Social distancing and self-isolation bring challenges for everyone. But teens face a particularly hard time, especially for those who are just experiencing their independence and self-reliance for the first time, and now they’re cooped up at home.
The euphoria over cancelled exams will have dwindled now, and they’re suddenly cut off from their friends. They will have missed their prom, the summer term, the sporting events, the performances, the parties, the gatherings, the end-of-exams fun, the flirtations.
And to top it all, now they have to spend all their time with their parent and annoying siblings. It’s just not fair! So how can you help?
If you want to avoid diving each other utterly mad, then you will need to introduce some routine. Talk to your teens about how we need to arrange our days, and what they need to do, such as learning, exercise, time for friends, and some downtime. Work together to make all that possible.
Get them to help with the practical things – the chores and cooking, keeping an eye on younger siblings, cleaning surfaces. Create an atmosphere of ‘all in it together’ which will help them take responsibility.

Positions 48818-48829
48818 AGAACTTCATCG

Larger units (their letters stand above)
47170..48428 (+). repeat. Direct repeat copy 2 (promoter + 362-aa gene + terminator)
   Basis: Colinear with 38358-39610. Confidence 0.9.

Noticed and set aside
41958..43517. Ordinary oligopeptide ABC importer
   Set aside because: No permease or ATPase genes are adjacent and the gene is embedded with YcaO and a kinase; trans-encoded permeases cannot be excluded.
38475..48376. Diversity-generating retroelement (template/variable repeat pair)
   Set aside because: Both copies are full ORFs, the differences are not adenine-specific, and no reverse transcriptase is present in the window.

Do encourage them to be social, and be prepared to relax any rules on screen-time. They need to be able to keep in touch with their friends.
Realise that, like yourself, there will be times when they just want to to get away and a bit of private time, so try to make that possible for them, perhaps making sure young siblings leave them in peace too. Talk to them about the virus – which should help them get perspective, and will also help them behave responsibly, even though they feel frustrated.
Dealing with anxiety
Of course, teens are going to be sad about all the things they will miss, and you need to acknowledge their losses to show them that you know that these are not trivial matters and that it’s horrible to have to make do without them.
If you have concerns about mental health in teens, then get in touch today.